The Spotted Linsang’s population status in India is not well-known, and there are no accurate estimates of their population size in the country. However, the species is considered to be relatively common in some areas of their range and is not currently listed as threatened by the International Union for Conservation of Nature (IUCN).

Despite this, the Spotted Linsang faces several threats in its range, including habitat loss due to deforestation, agricultural expansion, and human development. The species is also hunted for its fur and meat in some parts of its range, though this is not a significant threat to its overall population.

Protected Areas

There are several national parks and wildlife reserves in India where Spotted Linsangs can be found.

Namdapha National Park in Arunachal Pradesh is one of the largest protected areas in India and is home to a diverse range of wildlife, including the Spotted Linsang.

Pakhui Wildlife Sanctuary: Located in Arunachal Pradesh, this wildlife sanctuary is home to several species of small carnivores, including the Spotted Linsang.

Manas National Park in Assam is a UNESCO World Heritage site and is home to a variety of wildlife, including several species of small carnivores such as the Spotted Linsang.

Eaglenest Wildlife Sanctuary in Arunachal Pradesh is home to a variety of wildlife, including several species of birds, primates, and small carnivores such as the Spotted Linsang.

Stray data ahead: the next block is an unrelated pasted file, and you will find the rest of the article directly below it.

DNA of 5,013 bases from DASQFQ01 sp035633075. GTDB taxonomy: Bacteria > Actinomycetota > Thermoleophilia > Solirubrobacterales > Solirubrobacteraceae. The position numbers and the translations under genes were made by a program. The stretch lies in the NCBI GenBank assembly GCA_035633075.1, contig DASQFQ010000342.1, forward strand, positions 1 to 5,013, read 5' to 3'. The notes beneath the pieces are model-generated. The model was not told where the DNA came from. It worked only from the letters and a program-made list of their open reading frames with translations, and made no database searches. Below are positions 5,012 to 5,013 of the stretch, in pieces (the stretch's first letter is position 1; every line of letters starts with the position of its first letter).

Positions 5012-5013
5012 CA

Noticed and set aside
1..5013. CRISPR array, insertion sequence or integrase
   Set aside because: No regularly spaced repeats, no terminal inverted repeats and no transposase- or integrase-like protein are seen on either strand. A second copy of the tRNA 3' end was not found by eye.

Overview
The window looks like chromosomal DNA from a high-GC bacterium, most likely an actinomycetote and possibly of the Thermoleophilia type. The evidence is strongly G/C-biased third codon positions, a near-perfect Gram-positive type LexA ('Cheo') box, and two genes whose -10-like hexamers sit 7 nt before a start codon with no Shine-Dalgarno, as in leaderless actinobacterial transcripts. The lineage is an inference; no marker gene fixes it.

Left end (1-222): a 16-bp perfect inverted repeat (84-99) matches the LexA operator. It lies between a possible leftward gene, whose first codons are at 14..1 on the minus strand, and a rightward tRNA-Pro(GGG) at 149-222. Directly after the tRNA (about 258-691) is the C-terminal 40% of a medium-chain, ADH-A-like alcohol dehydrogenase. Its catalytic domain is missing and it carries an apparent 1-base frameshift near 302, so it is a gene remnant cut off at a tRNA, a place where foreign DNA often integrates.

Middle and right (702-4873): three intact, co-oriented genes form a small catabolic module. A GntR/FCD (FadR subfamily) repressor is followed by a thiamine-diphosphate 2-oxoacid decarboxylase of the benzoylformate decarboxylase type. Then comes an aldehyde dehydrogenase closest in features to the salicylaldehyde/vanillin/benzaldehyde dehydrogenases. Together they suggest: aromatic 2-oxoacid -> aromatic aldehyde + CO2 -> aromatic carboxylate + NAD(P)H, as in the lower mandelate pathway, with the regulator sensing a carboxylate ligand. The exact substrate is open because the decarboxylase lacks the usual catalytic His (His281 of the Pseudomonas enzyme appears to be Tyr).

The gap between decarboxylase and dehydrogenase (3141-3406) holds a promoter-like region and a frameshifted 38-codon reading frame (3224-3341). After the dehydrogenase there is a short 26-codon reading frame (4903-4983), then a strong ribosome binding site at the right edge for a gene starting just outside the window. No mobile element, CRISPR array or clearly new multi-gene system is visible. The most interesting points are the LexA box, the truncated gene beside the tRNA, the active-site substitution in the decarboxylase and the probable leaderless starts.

These national parks and wildlife reserves provide an important protected habitat for the Spotted Linsang and other wildlife in India and serve as important sites for research, conservation, and eco-tourism.

Conservation of the Spotted Linsang 

There are several conservation steps that can be taken to protect the spotted linsang:

Protecting Habitat: The primary threat to the spotted linsang is habitat loss and fragmentation. Therefore, protecting its habitat by preserving forests and reducing deforestation can help to maintain and increase the population.

Encouraging Sustainable Land Use: Encouraging sustainable land use practices, such as agroforestry, can help to reduce deforestation and provide habitat for the spotted linsang.

Addressing Illegal Wildlife Trade: The spotted linsang is sometimes captured for the illegal wildlife trade, where it is sold as a pet or for its fur. Efforts to address the illegal wildlife trade can help to protect the species.

Conducting Research: Research on the spotted linsang can help to better understand its ecology, behavior, and population dynamics, which can inform conservation efforts.

Awareness Campaigns: Increasing public awareness about the importance of protecting the spotted linsang and its habitat can help to gain support for conservation efforts and reduce human-wildlife conflicts.

Collaborative Conservation Efforts: Collaborative conservation efforts involving local communities, government agencies, NGOs, and researchers can help to develop and implement effective conservation strategies for the spotted linsang.